LEGAL GUIDE
Written by Avvo Staff |

Executor of will duties

What to know before agreeing to be executor of a will
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If a loved one has named you as executor of their will, you might have a lot of questions about what executor of will duties actually are. Your duties will include more than just making sure people named in the will get their inheritances: you’ll also wrap up all the final affairs of the estate. However, you have the right to refuse if you don’t feel up to the job, and you can resign after accepting.

Duties of an executor of a will

Find and file the will with the courts. If your loved one has told you they are naming you executor (which estate planning experts recommend), make sure you know where the original will is stored.

Figure out if probate is necessary and what kind. Probate may not be needed if all assets are in joint accounts or have named beneficiaries. Many states also have a simplified probate process for small estates.

Notify anyone who needs to know about the death. This includes people named in the will as well as creditors. It may also include banks, the Social Security Administration, Medicare, or other organizations.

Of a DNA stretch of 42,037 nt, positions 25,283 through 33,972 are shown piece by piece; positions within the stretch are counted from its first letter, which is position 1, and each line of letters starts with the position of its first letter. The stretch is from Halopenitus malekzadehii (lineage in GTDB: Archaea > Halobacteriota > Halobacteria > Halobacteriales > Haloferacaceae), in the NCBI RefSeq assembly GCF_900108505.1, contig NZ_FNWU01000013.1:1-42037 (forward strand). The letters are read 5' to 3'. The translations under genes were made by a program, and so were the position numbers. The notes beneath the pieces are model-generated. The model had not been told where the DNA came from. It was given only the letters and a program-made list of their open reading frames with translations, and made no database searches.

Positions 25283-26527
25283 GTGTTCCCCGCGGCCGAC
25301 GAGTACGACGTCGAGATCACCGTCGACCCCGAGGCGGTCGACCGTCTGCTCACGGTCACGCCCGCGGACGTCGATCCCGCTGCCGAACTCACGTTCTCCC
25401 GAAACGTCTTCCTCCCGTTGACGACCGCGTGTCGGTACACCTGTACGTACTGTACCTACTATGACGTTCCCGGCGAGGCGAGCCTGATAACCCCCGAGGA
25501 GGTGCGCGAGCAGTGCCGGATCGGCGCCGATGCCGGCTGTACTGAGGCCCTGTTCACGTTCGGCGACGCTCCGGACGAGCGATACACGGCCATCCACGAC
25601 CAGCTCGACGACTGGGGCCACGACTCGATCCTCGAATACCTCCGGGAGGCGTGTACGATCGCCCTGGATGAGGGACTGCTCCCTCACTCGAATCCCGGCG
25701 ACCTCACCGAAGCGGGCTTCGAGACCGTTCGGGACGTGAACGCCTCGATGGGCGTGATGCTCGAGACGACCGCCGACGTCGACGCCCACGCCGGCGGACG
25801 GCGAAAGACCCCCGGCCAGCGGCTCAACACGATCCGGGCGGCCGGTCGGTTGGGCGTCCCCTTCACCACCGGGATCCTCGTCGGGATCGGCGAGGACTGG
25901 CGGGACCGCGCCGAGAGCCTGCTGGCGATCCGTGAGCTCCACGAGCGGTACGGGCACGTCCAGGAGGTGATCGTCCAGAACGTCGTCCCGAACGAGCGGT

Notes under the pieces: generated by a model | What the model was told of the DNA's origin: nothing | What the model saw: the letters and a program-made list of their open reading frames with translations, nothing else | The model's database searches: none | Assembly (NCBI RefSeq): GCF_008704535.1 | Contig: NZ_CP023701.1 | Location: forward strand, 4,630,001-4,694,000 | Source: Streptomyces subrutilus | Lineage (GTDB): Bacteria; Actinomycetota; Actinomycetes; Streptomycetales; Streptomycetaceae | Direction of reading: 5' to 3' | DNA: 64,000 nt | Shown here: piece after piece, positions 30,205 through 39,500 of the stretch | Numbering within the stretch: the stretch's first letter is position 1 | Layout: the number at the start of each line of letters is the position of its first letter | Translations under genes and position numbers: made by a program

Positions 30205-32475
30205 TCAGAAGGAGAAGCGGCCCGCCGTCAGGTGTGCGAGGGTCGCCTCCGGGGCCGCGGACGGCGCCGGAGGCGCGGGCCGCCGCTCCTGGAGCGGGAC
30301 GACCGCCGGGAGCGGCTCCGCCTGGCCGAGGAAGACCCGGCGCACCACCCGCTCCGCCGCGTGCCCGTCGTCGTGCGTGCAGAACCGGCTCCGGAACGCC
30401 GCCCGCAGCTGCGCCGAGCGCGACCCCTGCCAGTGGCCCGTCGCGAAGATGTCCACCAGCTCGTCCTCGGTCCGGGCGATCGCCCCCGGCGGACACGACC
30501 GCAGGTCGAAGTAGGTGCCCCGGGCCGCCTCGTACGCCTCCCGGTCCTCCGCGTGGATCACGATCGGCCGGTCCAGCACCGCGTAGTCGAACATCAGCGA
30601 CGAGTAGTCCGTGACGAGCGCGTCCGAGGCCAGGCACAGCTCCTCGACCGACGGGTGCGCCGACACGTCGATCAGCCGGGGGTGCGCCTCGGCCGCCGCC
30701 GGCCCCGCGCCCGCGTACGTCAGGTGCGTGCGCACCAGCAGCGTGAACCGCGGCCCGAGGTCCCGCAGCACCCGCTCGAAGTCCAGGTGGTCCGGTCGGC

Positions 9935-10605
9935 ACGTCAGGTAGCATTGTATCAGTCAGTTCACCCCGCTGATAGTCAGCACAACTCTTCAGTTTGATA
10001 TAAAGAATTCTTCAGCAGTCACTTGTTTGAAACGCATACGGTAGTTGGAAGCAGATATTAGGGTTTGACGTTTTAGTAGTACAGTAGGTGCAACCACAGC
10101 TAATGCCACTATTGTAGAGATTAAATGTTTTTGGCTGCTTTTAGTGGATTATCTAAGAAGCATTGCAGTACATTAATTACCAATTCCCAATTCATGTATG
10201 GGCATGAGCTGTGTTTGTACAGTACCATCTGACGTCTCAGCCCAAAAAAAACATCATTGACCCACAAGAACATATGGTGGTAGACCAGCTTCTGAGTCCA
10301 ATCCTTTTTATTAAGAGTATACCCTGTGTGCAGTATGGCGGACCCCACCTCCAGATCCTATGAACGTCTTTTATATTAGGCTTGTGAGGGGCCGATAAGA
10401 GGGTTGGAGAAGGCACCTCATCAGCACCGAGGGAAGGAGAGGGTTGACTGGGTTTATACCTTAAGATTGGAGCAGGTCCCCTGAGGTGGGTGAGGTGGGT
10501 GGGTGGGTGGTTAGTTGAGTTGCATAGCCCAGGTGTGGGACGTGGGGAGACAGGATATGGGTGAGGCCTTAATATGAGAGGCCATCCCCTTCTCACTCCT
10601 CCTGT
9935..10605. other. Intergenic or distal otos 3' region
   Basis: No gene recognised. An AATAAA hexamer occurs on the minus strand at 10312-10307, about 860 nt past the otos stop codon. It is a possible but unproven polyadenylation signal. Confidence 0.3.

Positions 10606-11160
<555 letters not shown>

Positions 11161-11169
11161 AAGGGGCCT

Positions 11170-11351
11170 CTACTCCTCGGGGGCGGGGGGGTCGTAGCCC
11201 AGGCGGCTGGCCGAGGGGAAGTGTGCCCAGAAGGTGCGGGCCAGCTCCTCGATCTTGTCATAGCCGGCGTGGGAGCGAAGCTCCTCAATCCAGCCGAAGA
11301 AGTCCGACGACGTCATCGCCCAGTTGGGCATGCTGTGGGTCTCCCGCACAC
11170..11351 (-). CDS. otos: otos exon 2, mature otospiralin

Make a list of the estate’s assets and their values. You may need an appraiser’s help for some property.

Set up an estate bank account. You’ll need this to make payments on behalf of the estate.

Make recurring payments. You may need to keep paying things like mortgage and insurance until the estate has been closed out.

Pay outstanding debts. These include funeral and other final expenses, probate and administration fees, taxes, and other creditors. If debts exceed the value of the estate, you’re not liable for the unpaid debts.

Distribute remaining assets. Whatever is left after paying expenses and debts gets divided according to the will.

Close out the estate. You’ll need to file final paperwork with the court, which will close the estate.

While all this is happening, you’ll also need to protect the estate’s assets. This may include keeping a house in good repair or restricting access to a safe deposit box.

Lastly, make sure to keep accurate records of everything you do as executor.

Payment for being executor of a will

Most states allow reasonable payments for an executor’s services. "Reasonable" may vary by state and the size of the estate.

You can choose to refuse this payment, and family members acting as executor often do. If you do accept payment, it’s considered income you must report on your tax return for the year.

If you’re not sure how to handle the executor of will duties, it’s a good idea to talk with an accountant or an estate planning attorney. You can be held personally liable if you don’t follow the will or state law, or if your decisions cause a loss to the estate.

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